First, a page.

The venerable Tears for Fears song, famously covered by Gary Jules for the Donnie Darko soundtrack, has become the go-to recording for game and movie producers looking to imbue their cultural products with an extra level of gravitas or sensitivity you never knew was there (because it isn't). Darko's "Mad World" montage, which gives us a glimpse of nearly every character in the film, would be nowhere near as moving without Jules' cover:
His take on the song shimmers with the same kind of intelligence and sadness Darko conveys, which makes it something like a perfect match for the movie.
In contrast, the makers of Gears of War 2, a sequel to the extremely popular (and violent) combat game, went against conventional wisdom by scoring their trailer not with balls-out death metal, but with the deeply emotional strains of... yep, "Mad World":
Presumably, this was an attempt not only to suggest that the game had hidden emotional depths but also to attract a more adult audience than the game already had -- or simply to reassure adult Gears addicts that they'd chosen a genuinely sensitive, profound shoot-'em-up as the object of their addiction.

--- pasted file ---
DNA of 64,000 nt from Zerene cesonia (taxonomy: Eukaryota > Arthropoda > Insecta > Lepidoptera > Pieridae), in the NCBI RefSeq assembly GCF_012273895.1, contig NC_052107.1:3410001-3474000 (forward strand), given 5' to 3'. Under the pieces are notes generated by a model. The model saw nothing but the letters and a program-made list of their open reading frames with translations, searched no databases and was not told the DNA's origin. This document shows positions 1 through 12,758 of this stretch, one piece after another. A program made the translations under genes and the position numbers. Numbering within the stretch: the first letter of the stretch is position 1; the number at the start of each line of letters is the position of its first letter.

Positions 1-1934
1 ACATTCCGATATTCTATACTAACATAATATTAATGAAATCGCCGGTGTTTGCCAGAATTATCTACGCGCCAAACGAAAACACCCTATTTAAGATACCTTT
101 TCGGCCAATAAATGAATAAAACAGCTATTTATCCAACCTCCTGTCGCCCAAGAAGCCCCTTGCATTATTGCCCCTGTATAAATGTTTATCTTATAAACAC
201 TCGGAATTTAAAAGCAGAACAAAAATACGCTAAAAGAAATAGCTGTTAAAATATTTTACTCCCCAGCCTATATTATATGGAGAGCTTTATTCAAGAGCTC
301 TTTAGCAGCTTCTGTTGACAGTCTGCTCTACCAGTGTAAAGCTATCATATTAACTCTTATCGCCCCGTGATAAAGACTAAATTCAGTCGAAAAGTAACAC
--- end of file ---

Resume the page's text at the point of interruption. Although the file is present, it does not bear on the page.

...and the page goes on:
Finally, we come to the trailer for The Crazies, a 2010 remake of a 1973 George Romero horror film about a virus that turns people into zombies:
Et voilà! A seemingly conventional splatter pic becomes a melancholy rumination on the human condition, the existential reality that we're all basically alone, etc. Or something like that. What's also interesting is that Darko, Gears, and Crazies all share decidedly apocalyptic themes. The whole thing reminds me of Mike Barthel's excellent paper on Jeff Buckley's cover of Leonard Cohen's "Hallelujah," presented at the 2007 EMP Pop Conference. "Mad World" seems well on its way to "Hallelujah"-level pop-culture ubiquity and shorthand value.